My goal today is to simplify your options.
There is so much noise, and so many conflicting voices about all of this, that I wanted to give you an authoritative, basic rundown of what’s being made available to you and other Skagit County small business owners by the federal government.
These kinds of programs are very rare opportunities — which makes sense, given that this has been a very rare kind of year, yes?
But as we saw with the first round of the PPP, and the EIDL … there is a window during which a Skagit County business owner should ACT in order to get what is on offer. The first iteration of the first round of the PPP got snapped up VERY fast, after all, as did the “emergency grant” component of the EIDL.
The second round of the PPP, the expanded and more profitable “Employee Retention Credit” and various other options are all getting debated within business social groups, and that’s fine.
This is why it makes sense to have someone in your corner who can just do this stuff for you. (Ahem.)
But today is about simplifying, and clearing up the confusion — hopefully helping YOU to act quickly, and wisely with what is available to you by way of small business aid and tax savings options.
NOTE: This list does NOT include the PPP and other such options from the SBA. This is just the goodies within the tax code, which is why I put it together.
Six Options For Skagit County Small Business Aid And Tax Savings
“15 years ago, the internet was an escape from the real world. Now, the real world is an escape from the internet.” -Noah Smith
Depending on how your business entity is structured, you could be paying anywhere from 15-25% (or more!) of your business revenue into the coffers of the IRS and various state departments of revenue.
Which, of course, is what we’re here to help you minimize.
That’s why the “second stimulus bill” signed into law in late December 2020 was a welcomed one for us here at Padgett & Padgett, PLLC CPA — simply because it means we can do MORE for our Skagit County business owner clients during a very tumultuous year for many. Using the various tax savings and small business aid options is something we’d be happy to go over with you to see what is appropriate for your unique situation.
So, because we’ve been getting so many questions about these, I’d like to run them down as simply as possible so you can make the right choice of action. Because action will be necessary in some cases.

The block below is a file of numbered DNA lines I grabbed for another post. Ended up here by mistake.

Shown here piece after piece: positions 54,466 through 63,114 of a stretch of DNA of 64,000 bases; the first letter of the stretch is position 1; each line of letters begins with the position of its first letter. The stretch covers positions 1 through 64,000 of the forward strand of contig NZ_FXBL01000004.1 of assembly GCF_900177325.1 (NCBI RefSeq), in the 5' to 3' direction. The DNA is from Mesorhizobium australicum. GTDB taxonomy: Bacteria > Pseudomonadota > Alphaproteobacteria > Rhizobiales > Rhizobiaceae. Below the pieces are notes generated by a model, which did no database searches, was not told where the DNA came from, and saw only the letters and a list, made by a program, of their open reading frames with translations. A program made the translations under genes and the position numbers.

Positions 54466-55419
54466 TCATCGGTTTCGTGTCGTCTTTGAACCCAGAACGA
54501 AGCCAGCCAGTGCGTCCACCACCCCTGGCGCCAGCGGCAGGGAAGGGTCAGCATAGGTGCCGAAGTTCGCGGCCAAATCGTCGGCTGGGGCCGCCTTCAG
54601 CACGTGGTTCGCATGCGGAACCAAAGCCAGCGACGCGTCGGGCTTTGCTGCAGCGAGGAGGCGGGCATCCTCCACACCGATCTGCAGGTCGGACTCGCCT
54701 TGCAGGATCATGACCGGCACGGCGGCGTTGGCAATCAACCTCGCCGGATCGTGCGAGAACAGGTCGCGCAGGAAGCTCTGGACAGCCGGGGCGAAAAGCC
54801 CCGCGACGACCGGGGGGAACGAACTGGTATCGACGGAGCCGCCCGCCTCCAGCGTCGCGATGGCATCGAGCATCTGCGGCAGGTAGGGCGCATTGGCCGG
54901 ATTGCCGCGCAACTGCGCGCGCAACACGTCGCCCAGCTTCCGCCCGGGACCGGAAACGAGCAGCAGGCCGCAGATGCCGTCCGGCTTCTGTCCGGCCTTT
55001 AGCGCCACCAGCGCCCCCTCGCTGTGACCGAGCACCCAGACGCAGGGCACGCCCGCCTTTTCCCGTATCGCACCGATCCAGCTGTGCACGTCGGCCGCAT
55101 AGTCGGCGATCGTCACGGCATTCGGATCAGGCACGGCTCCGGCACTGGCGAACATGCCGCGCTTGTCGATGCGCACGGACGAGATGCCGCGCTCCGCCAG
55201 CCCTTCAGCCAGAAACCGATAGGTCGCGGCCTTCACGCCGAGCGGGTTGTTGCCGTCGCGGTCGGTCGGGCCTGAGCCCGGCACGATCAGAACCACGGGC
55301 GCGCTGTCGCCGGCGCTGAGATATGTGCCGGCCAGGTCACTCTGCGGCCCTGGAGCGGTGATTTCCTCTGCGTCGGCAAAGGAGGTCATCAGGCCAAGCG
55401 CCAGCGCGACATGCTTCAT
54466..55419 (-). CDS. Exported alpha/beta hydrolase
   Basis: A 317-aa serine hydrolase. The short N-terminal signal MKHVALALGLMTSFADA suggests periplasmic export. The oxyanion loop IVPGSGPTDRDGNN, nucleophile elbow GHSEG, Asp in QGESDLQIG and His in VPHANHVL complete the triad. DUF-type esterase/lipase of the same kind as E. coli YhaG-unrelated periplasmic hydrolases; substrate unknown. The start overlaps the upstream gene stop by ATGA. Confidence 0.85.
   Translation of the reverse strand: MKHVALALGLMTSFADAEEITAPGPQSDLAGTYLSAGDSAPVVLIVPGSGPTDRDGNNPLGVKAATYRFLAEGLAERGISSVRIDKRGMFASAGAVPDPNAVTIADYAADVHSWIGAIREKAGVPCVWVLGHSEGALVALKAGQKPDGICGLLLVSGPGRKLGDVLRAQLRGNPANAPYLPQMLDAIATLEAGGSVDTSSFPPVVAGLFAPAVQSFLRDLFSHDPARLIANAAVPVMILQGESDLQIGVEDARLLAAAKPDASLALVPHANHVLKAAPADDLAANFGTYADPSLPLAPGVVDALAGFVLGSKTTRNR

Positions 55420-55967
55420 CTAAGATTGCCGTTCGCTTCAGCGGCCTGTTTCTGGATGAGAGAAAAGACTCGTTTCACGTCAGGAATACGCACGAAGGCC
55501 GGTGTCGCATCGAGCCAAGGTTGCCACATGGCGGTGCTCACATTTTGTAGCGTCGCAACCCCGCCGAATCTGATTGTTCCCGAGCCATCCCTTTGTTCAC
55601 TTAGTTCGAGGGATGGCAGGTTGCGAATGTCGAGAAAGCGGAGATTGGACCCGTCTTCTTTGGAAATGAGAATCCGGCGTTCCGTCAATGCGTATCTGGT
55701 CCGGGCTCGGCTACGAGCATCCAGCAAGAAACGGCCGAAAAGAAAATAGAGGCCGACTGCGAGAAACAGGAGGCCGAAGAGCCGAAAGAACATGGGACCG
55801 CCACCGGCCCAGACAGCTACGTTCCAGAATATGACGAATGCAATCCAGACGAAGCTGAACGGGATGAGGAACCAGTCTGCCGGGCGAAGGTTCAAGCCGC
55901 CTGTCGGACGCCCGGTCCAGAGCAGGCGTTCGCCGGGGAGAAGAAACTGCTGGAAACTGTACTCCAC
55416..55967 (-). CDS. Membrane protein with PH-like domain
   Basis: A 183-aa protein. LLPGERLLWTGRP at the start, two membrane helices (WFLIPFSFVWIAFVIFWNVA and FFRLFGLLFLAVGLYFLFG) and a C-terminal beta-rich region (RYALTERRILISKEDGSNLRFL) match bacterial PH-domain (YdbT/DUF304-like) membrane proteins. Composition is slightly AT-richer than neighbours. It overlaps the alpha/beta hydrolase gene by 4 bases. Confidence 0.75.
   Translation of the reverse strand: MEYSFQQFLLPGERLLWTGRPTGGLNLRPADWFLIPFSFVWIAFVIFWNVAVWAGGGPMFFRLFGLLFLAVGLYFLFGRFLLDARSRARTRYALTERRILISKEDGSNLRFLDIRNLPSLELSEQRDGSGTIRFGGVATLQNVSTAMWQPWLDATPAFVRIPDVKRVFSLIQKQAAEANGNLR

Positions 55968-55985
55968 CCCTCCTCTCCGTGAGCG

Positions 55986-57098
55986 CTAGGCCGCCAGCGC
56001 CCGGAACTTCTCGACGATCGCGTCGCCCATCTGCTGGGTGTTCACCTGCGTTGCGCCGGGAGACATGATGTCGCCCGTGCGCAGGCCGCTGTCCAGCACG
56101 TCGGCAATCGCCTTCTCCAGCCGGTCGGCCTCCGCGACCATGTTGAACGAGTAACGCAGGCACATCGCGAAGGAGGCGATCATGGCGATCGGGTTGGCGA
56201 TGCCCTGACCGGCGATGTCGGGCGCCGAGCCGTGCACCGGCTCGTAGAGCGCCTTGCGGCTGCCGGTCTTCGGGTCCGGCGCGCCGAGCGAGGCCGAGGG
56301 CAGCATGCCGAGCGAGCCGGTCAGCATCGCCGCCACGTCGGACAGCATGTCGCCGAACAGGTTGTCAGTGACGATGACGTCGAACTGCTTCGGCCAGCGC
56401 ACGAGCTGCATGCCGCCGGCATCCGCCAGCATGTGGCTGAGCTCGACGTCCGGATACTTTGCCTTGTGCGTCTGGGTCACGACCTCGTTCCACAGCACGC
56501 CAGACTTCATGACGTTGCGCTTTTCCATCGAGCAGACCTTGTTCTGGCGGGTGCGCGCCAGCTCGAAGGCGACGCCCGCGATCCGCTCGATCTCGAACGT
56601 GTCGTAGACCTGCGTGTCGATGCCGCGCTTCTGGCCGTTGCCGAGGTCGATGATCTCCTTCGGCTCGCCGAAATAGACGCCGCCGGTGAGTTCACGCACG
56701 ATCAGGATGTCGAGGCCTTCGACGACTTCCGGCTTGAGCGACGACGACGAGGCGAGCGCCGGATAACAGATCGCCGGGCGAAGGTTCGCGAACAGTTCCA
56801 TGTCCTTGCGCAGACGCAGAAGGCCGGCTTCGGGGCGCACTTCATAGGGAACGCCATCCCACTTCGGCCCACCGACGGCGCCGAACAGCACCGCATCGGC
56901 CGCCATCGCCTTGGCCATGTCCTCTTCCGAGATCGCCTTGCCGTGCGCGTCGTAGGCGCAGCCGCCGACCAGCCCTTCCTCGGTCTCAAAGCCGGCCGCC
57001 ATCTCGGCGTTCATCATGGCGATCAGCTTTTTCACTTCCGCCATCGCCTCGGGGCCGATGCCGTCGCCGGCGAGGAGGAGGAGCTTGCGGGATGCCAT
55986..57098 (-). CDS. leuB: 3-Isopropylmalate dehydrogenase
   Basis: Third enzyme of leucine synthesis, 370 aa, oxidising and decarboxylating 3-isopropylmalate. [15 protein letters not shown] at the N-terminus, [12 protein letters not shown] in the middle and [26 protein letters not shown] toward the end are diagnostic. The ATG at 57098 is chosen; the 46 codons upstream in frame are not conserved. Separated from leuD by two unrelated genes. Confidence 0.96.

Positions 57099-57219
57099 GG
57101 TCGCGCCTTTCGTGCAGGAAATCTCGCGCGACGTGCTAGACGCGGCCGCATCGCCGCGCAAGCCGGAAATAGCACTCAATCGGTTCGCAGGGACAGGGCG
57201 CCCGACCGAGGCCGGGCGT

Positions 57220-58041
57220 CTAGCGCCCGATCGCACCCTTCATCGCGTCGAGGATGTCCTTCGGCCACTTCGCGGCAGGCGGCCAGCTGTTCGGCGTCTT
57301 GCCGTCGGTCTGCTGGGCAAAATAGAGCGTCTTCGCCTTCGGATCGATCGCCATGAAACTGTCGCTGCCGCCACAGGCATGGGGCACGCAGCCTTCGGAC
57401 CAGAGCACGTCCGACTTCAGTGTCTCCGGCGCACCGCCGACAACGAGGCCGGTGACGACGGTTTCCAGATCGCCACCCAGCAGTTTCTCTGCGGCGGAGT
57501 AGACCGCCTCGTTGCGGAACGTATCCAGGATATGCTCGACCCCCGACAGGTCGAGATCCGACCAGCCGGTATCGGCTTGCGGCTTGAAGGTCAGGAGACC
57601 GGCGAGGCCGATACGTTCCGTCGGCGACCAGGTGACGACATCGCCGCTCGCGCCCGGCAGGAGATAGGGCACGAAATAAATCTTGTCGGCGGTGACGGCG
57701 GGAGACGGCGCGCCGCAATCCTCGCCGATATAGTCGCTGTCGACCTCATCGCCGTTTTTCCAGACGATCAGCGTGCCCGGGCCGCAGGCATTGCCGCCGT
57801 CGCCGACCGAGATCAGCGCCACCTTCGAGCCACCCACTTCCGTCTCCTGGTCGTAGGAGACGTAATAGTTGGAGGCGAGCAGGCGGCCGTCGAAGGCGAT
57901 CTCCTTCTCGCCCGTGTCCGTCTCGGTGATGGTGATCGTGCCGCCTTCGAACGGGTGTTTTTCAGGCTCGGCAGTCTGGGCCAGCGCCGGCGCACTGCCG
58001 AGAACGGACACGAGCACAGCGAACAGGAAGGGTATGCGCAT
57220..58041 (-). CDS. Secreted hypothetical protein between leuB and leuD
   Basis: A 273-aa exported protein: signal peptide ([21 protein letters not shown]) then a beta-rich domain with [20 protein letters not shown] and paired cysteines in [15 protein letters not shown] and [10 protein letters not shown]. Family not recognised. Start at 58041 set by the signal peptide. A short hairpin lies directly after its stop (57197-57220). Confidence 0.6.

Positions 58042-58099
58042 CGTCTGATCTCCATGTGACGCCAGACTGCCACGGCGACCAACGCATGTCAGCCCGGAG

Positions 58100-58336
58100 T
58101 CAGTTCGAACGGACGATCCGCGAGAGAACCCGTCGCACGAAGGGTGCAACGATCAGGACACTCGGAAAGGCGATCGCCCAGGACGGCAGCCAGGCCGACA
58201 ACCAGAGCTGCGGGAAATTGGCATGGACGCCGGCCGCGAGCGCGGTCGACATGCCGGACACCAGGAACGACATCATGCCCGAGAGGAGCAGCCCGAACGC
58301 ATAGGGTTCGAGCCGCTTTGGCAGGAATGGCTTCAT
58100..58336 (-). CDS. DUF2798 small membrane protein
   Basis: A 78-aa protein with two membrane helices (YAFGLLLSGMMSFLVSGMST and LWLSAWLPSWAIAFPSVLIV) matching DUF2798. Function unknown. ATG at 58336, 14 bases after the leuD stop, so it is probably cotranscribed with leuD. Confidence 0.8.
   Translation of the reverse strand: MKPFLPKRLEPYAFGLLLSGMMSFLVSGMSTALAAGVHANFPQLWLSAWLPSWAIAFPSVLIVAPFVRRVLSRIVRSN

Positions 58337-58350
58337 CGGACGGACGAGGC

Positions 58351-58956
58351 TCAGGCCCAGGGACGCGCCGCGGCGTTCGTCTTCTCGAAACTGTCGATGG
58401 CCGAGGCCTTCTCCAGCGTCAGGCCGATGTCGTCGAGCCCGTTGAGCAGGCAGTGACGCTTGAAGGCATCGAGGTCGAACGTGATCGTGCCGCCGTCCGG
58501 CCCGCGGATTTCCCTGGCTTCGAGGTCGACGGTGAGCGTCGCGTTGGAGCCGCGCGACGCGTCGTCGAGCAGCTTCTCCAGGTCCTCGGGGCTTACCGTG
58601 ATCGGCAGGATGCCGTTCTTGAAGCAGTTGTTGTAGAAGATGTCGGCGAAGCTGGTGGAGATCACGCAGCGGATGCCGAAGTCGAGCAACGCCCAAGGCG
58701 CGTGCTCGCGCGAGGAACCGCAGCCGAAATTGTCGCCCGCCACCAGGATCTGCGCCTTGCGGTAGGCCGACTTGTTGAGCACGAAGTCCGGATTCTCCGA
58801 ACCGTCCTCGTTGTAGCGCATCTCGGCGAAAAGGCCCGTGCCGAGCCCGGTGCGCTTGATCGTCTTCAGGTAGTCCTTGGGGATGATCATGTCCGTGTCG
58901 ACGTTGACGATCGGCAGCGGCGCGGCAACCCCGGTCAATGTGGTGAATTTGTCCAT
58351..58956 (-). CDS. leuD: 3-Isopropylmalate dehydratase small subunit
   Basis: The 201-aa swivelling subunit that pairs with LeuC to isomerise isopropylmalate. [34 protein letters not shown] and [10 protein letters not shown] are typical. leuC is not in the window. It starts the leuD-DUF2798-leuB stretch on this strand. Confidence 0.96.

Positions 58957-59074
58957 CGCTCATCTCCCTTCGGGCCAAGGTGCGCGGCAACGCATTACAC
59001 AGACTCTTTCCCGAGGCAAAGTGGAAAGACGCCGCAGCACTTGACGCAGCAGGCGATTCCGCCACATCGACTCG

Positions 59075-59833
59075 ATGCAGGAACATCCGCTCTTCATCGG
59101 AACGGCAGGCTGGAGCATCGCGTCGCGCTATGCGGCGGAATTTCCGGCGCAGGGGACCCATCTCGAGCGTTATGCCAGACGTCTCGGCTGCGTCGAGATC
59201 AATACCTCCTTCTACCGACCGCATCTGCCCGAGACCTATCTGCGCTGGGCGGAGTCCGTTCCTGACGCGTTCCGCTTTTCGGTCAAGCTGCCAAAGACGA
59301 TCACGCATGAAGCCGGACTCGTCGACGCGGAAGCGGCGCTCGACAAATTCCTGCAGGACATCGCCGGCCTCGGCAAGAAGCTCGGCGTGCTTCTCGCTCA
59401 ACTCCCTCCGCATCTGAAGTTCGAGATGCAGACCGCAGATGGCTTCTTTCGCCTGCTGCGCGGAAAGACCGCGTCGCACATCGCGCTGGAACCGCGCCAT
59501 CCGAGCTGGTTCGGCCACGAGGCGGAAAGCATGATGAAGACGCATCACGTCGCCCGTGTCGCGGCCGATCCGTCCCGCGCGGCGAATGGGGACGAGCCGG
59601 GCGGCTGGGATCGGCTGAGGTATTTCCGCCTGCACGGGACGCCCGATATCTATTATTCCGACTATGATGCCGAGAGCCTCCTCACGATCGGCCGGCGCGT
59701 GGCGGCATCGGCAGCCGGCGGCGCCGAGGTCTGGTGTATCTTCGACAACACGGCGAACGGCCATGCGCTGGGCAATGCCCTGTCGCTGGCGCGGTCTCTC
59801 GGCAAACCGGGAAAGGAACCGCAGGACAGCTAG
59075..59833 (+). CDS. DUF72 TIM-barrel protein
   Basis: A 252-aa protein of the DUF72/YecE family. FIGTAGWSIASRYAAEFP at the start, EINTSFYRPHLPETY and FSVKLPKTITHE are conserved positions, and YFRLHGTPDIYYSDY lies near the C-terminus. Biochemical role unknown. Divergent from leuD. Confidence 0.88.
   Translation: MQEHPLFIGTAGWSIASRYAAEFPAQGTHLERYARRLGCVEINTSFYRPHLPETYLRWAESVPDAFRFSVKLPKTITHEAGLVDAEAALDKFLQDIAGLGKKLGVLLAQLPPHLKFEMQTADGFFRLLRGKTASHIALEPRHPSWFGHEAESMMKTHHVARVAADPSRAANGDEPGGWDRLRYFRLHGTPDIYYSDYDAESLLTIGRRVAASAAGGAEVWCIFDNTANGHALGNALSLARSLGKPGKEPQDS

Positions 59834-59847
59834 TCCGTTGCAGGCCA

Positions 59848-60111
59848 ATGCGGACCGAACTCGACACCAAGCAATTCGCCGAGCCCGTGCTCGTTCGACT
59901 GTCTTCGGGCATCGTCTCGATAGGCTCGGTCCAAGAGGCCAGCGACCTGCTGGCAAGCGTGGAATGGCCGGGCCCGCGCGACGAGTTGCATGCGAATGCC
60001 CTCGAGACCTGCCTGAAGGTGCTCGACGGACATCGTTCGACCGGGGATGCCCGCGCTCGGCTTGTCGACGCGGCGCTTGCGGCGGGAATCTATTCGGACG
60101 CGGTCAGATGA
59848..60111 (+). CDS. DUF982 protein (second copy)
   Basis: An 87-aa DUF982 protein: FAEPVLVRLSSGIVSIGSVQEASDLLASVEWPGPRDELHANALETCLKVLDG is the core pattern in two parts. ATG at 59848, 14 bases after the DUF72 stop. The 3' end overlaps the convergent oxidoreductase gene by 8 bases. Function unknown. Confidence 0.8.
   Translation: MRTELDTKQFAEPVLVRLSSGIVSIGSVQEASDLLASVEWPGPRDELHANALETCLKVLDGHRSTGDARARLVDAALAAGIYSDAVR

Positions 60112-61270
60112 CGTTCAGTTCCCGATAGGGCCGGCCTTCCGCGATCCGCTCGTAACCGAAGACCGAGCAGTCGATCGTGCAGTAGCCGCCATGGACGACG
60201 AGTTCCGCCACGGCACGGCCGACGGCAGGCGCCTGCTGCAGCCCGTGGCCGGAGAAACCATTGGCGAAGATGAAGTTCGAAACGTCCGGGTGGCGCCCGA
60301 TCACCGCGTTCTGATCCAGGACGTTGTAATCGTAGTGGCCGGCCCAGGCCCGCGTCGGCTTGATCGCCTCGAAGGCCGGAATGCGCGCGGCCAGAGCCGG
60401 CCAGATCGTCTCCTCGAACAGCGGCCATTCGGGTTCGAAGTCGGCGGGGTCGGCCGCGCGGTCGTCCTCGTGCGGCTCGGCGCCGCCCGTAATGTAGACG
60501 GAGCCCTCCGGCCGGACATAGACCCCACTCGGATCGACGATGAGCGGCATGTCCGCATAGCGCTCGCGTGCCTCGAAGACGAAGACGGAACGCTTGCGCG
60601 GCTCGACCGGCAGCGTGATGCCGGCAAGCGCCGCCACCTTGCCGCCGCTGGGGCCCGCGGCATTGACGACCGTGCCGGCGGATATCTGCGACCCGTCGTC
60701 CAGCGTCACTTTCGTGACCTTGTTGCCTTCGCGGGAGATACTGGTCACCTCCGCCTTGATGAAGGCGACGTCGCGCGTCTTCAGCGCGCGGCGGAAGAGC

1) Revamped and expanded Employee Retention Tax Credit
In order to get this credit, you must have fewer than 500 employees (previously 100). You also must have been forced to at least partially suspend business operations in 2020 or had a 20% revenue decline in any quarter compared with the same quarter of 2019.
If you pass these requirements, you can get a tax credit equal to 70% of each employee’s wages (which now includes health insurance payments), up to $10k per worker per quarter (for Q1 and Q2 of 2021). And there are some retroactive things we can do for 2020 as well, in some cases.
2) Families First virus-related Tax Credit
This has been extended through March 31, 2021. Many employers had been required to keep paying employees forced to miss work due to health restrictions (e.g. staying home with children while schools were closed), but offered a tax credit to help cover the cost. Employers no longer must pay such workers. But the new bill extends the refundable tax credit through the first quarter for those bosses who are still doing so.
3) The Work Opportunity Tax Credit
This is a nice bonus, depending on your hiring practices and the state of your business. This is a credit for hiring a person from certain categories (veterans, ex-felons, welfare recipients) but, more pertinent for many: people who have been jobless for more than six months. The credit, which is calculated per employee, ranges from $1,200 to $9,600, and we would take this on your BUSINESS tax return. This is also available for pass-throughs (i.e. S-Corps, Partnerships).
4) Deferring Employer SS taxes (FICA)
This is a dicey one, because it’s essentially a loan. Regardless of whether your company has been affected by the pandemic, you can defer your employer’s Social Security (FICA) taxes for the first quarter this year. But be warned: this is NOT a credit or a forgiveness. It’s merely a deferring of the inevitable — and you will still be required to pay up. Half will be due by the end of 2021, the rest at the end of 2022. But, in certain circumstances, it can function like an interest-free loan from Uncle Sam.
5) Help for non-profits
Essentially, the $300 ($600 for joint returns) above-the-line deduction for all taxpayers, whether they itemize or not, has been extended through the end of 2021. Corporations will also be allowed to deduct up to 25% of their taxable income for charitable contributions, which is an increase from the normal 10% allowed.
6) New Loss “CarryBack” options
This is not often discussed, but can be very powerful for the right business, and this came to us in the original CARES Act. For one time only, companies that lost money in 2020 (2019 and 2018 tax years are also eligible) can carry back that loss for up to five years against their prior tax returns.
So, what this means is that if you paid taxes for any of those years … but LOST money recently, we can go back and attach that to previous years, and you get a retroactive refund.
But this doesn’t happen automatically.
None of this does, actually. Which is why we are here, and why you should let us help you.
I’m grateful for our partnership, and for your referrals.
Padgett & Padgett, PLLC CPA
Feel free to share this article with a Skagit County area (or beyond!) business associate or client you know who could benefit from our assistance. While these particular articles usually relate to business strategy, as you know, we specialize in tax preparation and planning for families and business owners.